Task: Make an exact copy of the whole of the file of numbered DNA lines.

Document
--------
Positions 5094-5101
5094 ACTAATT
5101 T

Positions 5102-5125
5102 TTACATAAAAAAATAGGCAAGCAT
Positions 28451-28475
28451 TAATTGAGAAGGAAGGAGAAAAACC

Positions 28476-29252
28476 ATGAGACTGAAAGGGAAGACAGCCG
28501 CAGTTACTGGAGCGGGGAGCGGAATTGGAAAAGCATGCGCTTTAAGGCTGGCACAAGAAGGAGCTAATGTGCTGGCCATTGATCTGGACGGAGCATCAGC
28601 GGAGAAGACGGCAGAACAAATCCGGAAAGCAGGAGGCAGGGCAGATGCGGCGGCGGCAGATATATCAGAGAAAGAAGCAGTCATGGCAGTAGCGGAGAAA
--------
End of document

Positions 5094-5101
5094 ACTAATT
5101 T

Positions 5102-5125
5102 TTACATAAAAAAATAGGCAAGCAT
Positions 28451-28475
28451 TAATTGAGAAGGAAGGAGAAAAACC

Positions 28476-29252
28476 ATGAGACTGAAAGGGAAGACAGCCG
28501 CAGTTACTGGAGCGGGGAGCGGAATTGGAAAAGCATGCGCTTTAAGGCTGGCACAAGAAGGAGCTAATGTGCTGGCCATTGATCTGGACGGAGCATCAGC
28601 GGAGAAGACGGCAGAACAAATCCGGAAAGCAGGAGGCAGGGCAGATGCGGCGGCGGCAGATATATCAGAGAAAGAAGCAGTCATGGCAGTAGCGGAGAAA